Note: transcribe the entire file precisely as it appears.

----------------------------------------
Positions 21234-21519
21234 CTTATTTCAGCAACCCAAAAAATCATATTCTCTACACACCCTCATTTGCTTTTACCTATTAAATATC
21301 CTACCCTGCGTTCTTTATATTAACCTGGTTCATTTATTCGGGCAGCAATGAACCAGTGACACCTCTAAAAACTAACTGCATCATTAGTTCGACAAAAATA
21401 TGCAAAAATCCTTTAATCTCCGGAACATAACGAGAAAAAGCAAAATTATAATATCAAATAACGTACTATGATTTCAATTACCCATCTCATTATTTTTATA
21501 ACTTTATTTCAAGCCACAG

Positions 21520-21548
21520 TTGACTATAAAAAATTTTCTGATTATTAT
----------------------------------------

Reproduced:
Positions 21234-21519
21234 CTTATTTCAGCAACCCAAAAAATCATATTCTCTACACACCCTCATTTGCTTTTACCTATTAAATATC
21301 CTACCCTGCGTTCTTTATATTAACCTGGTTCATTTATTCGGGCAGCAATGAACCAGTGACACCTCTAAAAACTAACTGCATCATTAGTTCGACAAAAATA
21401 TGCAAAAATCCTTTAATCTCCGGAACATAACGAGAAAAAGCAAAATTATAATATCAAATAACGTACTATGATTTCAATTACCCATCTCATTATTTTTATA
21501 ACTTTATTTCAAGCCACAG

Positions 21520-21548
21520 TTGACTATAAAAAATTTTCTGATTATTAT